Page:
Feds eye LIPA ties to consulting firm

LIPA crews work on a pole leaning over LIPA crews work on a pole leaning over the westbound LIRR tracks just west of the Hickville station in Hicksville. (Jan. 31, 2013) Photo Credit: Howard Schnapp

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Federal prosecutors are looking into the findings of the state Moreland Commission that LIPA paid exorbitant fees and expenses to a widely used utility consulting firm, LIPA officials said Thursday.

Long Island Power Authority spokesman Mark Gross said the authority was "fully cooperating" with prosecutors. He added, "No subpoenas have been issued." The Moreland Commission had referred its findings to the U.S. attorney last month.

A special committee of the LIPA board of trustees that is examining internal practices, invoices and findings of the commission met Wednesday at LIPA headquarters and made reference to an investigation as the group moved to a nonpublic executive session. LIPA chairman Larry Waldman said the board was moving to the private session to "discuss the federal investigation status" and the suspension of LIPA's contract with Navigant Consulting, the Chicago firm at the center of the Moreland Commission findings.

Zugiel Soto, a spokeswoman for the U.S. attorney's office in Brooklyn, said Thursday, "We cannot confirm, deny, or comment at the moment."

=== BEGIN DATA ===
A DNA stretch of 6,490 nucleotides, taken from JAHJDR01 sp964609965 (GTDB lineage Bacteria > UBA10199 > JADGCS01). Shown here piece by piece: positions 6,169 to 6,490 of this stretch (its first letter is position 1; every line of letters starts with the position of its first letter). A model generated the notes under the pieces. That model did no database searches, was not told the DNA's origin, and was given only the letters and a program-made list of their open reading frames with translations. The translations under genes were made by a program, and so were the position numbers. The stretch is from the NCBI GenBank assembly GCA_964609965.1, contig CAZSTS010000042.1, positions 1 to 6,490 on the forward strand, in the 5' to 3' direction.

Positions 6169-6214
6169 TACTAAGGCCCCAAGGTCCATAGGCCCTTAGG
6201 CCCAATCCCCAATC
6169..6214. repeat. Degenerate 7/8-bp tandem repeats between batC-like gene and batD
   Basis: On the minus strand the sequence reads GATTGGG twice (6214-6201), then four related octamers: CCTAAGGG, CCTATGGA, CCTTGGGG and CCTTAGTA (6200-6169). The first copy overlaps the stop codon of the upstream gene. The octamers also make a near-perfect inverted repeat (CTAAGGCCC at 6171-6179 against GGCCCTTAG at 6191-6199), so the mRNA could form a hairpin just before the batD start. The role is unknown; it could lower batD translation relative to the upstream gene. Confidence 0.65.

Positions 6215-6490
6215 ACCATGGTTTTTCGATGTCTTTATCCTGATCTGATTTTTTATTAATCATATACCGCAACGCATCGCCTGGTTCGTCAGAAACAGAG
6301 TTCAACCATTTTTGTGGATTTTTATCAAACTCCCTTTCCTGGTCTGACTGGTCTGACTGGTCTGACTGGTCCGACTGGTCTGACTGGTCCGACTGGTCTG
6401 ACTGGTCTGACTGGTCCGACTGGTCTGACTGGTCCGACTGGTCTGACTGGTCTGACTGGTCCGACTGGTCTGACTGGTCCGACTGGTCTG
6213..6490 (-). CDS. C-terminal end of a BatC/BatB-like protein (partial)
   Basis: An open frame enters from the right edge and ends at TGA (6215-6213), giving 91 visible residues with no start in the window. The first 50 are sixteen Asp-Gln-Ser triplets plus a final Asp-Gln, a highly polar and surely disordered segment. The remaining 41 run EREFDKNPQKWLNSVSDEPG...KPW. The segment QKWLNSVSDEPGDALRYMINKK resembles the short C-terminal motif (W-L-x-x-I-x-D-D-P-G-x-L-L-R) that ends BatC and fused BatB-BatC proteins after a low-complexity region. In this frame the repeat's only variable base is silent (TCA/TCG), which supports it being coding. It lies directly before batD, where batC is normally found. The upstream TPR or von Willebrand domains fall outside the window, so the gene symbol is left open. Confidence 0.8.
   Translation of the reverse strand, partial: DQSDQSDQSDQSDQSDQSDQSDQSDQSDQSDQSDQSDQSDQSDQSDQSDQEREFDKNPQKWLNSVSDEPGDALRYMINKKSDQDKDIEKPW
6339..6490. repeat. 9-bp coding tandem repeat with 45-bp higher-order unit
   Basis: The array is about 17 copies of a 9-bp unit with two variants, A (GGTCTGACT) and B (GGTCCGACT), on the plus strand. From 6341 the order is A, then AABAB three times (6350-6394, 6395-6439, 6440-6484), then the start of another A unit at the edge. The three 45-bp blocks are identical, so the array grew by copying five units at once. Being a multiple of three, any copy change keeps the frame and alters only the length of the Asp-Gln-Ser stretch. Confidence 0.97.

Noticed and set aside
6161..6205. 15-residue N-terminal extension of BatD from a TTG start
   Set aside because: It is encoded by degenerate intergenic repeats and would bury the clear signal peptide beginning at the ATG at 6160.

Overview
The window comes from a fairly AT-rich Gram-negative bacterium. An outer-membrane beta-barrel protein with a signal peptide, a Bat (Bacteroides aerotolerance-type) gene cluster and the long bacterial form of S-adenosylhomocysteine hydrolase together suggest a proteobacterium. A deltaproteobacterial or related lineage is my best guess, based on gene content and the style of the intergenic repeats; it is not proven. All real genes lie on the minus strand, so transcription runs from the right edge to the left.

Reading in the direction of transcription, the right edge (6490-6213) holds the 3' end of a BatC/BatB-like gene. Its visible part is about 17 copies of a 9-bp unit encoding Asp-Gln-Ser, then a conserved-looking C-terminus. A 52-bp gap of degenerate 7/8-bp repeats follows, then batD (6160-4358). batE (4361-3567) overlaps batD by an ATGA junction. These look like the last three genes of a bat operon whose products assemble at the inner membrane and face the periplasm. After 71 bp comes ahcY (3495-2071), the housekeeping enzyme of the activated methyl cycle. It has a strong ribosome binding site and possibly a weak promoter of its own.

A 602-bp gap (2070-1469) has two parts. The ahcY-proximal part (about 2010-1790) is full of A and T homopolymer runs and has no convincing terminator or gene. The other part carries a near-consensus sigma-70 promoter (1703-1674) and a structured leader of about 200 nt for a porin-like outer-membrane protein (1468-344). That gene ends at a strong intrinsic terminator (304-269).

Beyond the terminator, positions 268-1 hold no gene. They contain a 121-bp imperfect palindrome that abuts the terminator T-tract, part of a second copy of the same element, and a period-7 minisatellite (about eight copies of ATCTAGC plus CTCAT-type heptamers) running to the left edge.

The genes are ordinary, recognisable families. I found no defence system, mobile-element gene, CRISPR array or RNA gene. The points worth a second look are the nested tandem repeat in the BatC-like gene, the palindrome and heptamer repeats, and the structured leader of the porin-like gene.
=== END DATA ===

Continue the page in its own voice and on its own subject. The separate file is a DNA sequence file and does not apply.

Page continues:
In its report last month, the Moreland Commission, empaneled by Gov. Andrew M. Cuomo, found that LIPA "lacks internal controls for reviewing consultant charges, which has led to potential overbilling, improper expensing and other questionable charges passed on to ratepayers," among a laundry listed of other allegations.

Among the charges: one Navigant executive billed LIPA for more than $4.5 million over a five-year period -- at $300 to $500 an hour -- while expenses such as executive-level travel and costly hotel stays were billed to LIPA.

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During the LIPA committee meeting, LIPA staffers discussed a range of new measures aimed at monitoring possible overbilling and employee conflict issues. But they also defended some of the practices. One Navigant executive's use of a sea plane to fly among Puerto Rican islands was a legitimate expense, a LIPA lawyer said, because the person was needed in Washington, D.C., to testify on LIPA's behalf before the Federal Regulatory Energy Commission.

"This was not an exorbitant expense," LIPA general counsel Lynda Nicolino said of the $105 for a "puddle-jumper" flight from Isla Grande to San Juan, Puerto Rico. "It wasn't an instance where LIPA customers paid for his resort hotel vacation."

Nicolino also defended against the charges of a "revolving door" discussed in the Moreland Commission report in which seven Navigant staffers went to work for LIPA and two from LIPA went to Navigant, including Mike Hervey, former LIPA chief operating officer, who is now a Navigant consultant.

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"We do not have any reason to believe that Mike Hervey was ever working on any LIPA accounts," for Navigant, she said.

A Navigant spokeswoman wasn't immediately available for comment, but in a recent statement the company said its rates to LIPA were properly bid and approved.

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